• remonstrate •
rem-ên-strayt • Hear it!
Part of Speech: Verb, intransitive
Meaning: 1. To protest vigorously, to actively challenge, take issue with or exception to. 2. (Currently out of fashion) To reprove, point out a fault, criticize.
Notes: Today's Good Word comes with a similar complement of relatives as its cousin, demonstrate. The noun is remonstration [remênstrayshên], the most frequently encountered adjective is remonstrative [remahnstrêtiv]. But it goes on further: A single act of remonstrating, verbal or in writing, is a remonstrance. A person who remonstrates may be either a remonstrator (like demonstrator) or a remonstrant.
In Play: Today's Good Word differs from complain in that it is usually a more vigorous and persistent form of complaint: "Faye Slift remonstrated in the most explicit terms against her exclusion from the beauty contest because of her facial surgery." We have the ingredients for a remonstrance wherever decisions are made: "The coach had spent the entire game remonstrating with the referee against bad calls against his team."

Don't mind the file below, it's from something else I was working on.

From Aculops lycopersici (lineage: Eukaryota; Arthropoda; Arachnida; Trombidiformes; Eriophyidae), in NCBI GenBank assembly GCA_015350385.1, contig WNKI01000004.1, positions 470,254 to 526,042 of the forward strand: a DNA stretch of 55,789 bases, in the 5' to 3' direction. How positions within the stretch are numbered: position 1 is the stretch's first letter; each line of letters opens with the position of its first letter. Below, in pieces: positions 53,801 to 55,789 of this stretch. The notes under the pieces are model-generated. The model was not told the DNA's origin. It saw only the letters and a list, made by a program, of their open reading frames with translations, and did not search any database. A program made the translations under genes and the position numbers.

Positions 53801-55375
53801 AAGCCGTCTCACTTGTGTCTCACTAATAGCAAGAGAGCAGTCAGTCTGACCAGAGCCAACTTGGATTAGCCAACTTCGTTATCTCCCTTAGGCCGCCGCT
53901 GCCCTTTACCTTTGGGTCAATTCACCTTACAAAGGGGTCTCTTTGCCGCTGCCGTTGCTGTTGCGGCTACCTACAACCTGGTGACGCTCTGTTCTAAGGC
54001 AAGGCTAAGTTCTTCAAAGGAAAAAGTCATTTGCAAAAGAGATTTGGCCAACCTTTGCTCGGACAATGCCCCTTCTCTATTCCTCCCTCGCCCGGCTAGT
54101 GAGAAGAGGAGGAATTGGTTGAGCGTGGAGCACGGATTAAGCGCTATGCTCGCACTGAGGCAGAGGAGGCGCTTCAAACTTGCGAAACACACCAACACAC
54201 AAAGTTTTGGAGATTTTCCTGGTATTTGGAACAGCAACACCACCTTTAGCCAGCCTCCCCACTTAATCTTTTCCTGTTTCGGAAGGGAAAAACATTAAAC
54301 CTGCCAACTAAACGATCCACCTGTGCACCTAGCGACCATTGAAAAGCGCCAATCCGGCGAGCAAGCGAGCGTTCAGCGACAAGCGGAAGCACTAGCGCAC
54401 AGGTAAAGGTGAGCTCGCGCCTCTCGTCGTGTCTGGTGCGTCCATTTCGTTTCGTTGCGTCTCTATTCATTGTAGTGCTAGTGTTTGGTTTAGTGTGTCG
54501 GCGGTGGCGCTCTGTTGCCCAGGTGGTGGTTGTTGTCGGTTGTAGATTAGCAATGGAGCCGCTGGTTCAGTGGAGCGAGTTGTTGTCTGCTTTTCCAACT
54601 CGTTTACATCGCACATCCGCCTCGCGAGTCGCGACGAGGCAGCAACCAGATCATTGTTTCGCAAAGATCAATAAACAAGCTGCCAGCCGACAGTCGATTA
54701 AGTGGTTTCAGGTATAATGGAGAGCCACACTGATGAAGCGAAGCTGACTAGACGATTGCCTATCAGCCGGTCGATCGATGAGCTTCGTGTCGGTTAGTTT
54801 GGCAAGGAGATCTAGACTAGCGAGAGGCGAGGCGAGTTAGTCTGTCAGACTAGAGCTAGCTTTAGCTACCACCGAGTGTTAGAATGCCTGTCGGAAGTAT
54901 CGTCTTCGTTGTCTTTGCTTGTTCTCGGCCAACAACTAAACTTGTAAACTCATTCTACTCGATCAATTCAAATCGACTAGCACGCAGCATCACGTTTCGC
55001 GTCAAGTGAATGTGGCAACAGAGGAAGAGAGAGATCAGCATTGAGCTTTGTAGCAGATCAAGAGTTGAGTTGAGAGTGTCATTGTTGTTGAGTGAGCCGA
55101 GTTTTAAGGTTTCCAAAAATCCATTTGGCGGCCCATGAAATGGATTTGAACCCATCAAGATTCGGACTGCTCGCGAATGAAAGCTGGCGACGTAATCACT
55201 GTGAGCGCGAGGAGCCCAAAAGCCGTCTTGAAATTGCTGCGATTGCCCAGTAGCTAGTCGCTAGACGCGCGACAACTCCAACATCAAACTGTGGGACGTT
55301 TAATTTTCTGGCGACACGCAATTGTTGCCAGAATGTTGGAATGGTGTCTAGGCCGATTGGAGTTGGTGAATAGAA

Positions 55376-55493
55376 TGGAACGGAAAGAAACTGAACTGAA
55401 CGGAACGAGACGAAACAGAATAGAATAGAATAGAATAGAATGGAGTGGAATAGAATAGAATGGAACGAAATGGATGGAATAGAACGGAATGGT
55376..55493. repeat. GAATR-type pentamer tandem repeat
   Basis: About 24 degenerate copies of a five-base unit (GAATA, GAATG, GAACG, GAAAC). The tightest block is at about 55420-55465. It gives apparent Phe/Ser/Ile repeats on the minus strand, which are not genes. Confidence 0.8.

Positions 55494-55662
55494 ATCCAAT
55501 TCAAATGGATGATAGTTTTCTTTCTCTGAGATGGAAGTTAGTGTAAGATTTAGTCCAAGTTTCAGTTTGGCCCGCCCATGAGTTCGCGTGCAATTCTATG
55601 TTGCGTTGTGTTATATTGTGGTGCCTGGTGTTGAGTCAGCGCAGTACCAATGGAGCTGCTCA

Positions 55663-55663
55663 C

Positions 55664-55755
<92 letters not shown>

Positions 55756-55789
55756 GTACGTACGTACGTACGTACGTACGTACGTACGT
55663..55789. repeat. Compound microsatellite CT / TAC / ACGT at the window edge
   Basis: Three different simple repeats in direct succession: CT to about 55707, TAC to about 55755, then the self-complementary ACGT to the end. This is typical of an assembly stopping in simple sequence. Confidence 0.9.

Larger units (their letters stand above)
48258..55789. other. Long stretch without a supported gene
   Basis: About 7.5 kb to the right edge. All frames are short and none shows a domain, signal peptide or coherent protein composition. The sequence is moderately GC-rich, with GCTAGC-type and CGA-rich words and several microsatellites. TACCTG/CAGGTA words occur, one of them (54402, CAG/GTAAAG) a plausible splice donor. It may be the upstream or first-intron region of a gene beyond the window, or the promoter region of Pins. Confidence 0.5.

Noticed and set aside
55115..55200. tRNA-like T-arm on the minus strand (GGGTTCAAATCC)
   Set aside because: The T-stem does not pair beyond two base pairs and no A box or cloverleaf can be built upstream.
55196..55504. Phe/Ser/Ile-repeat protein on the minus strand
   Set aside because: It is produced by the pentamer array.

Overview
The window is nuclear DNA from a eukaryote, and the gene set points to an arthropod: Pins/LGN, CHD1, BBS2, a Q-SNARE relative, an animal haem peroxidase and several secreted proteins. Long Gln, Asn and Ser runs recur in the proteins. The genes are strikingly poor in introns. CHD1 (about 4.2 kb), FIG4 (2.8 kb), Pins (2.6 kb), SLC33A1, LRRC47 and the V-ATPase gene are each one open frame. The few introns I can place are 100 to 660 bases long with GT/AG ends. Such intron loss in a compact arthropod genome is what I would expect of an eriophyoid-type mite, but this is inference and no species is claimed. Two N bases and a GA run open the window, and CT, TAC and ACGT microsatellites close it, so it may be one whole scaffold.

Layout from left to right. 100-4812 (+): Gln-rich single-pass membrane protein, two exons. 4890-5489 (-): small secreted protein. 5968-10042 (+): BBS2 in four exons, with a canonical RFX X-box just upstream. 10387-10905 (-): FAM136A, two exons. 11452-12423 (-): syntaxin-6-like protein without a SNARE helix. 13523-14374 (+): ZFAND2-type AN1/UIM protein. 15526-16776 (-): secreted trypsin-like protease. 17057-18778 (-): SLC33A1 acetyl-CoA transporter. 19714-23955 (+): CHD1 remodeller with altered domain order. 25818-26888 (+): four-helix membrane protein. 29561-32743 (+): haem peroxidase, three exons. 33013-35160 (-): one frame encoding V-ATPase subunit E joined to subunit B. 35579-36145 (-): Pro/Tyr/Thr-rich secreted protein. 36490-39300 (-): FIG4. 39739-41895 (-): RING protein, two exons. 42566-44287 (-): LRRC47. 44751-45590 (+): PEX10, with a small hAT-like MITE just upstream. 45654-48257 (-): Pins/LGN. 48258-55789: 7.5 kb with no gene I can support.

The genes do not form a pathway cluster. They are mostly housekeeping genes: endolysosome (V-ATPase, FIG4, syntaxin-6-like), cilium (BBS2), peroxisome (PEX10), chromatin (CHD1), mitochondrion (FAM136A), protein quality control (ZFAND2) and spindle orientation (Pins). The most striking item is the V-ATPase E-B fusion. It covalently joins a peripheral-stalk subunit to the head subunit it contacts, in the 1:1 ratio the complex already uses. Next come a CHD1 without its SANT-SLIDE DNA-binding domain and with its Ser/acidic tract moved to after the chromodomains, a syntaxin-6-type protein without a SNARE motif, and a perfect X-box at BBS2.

Word History: Today's word comes from remonstratus, the past participle of Medieval Latin remonstrare "to show, argue against", comprising Latin re- "back, against" + Latin monstrare "to show". Monstrare is based on monstrum "portent, monster" from monere "to warn". Latin inherited this verb from Proto-Indo-European mon-/men- "to think, thought", which also gave Latin men(t)s "mind" and mentio(n) "remembrance". English borrowed these words via French as mental and mention. We also borrowed the French ending on -ment, as in ailment and deferment, which shares the same origin as men(t)s. By the time Latin monstrum had worked its way through French, it had become monstre "monster, monstrosity". It was at this point English borrowed it. (Lest Jeremy Busch—a Grand Panjandrum in the Agora—remonstrate against the oversight, let us all pay homage for his recommendation of today's Good Word.)
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